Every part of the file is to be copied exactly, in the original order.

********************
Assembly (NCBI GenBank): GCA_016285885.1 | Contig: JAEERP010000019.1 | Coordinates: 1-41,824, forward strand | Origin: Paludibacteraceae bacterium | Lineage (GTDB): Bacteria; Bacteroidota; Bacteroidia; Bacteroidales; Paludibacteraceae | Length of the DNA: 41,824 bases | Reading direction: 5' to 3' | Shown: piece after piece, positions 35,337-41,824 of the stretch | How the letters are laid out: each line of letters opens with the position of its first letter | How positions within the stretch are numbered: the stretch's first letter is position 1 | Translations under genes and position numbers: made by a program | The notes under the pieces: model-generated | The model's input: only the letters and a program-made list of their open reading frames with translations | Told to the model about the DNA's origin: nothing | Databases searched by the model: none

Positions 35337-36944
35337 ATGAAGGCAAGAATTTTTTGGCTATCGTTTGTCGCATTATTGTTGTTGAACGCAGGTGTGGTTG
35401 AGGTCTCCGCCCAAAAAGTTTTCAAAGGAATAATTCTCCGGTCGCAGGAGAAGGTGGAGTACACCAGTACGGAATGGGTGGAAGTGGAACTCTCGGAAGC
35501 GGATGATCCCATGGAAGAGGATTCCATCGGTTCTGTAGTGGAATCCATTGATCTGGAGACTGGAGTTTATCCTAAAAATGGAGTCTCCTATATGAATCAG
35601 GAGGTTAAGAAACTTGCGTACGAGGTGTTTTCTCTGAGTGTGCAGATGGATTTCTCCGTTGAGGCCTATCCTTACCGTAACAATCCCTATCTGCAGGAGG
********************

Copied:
Assembly (NCBI GenBank): GCA_016285885.1 | Contig: JAEERP010000019.1 | Coordinates: 1-41,824, forward strand | Origin: Paludibacteraceae bacterium | Lineage (GTDB): Bacteria; Bacteroidota; Bacteroidia; Bacteroidales; Paludibacteraceae | Length of the DNA: 41,824 bases | Reading direction: 5' to 3' | Shown: piece after piece, positions 35,337-41,824 of the stretch | How the letters are laid out: each line of letters opens with the position of its first letter | How positions within the stretch are numbered: the stretch's first letter is position 1 | Translations under genes and position numbers: made by a program | The notes under the pieces: model-generated | The model's input: only the letters and a program-made list of their open reading frames with translations | Told to the model about the DNA's origin: nothing | Databases searched by the model: none

Positions 35337-36944
35337 ATGAAGGCAAGAATTTTTTGGCTATCGTTTGTCGCATTATTGTTGTTGAACGCAGGTGTGGTTG
35401 AGGTCTCCGCCCAAAAAGTTTTCAAAGGAATAATTCTCCGGTCGCAGGAGAAGGTGGAGTACACCAGTACGGAATGGGTGGAAGTGGAACTCTCGGAAGC
35501 GGATGATCCCATGGAAGAGGATTCCATCGGTTCTGTAGTGGAATCCATTGATCTGGAGACTGGAGTTTATCCTAAAAATGGAGTCTCCTATATGAATCAG
35601 GAGGTTAAGAAACTTGCGTACGAGGTGTTTTCTCTGAGTGTGCAGATGGATTTCTCCGTTGAGGCCTATCCTTACCGTAACAATCCCTATCTGCAGGAGG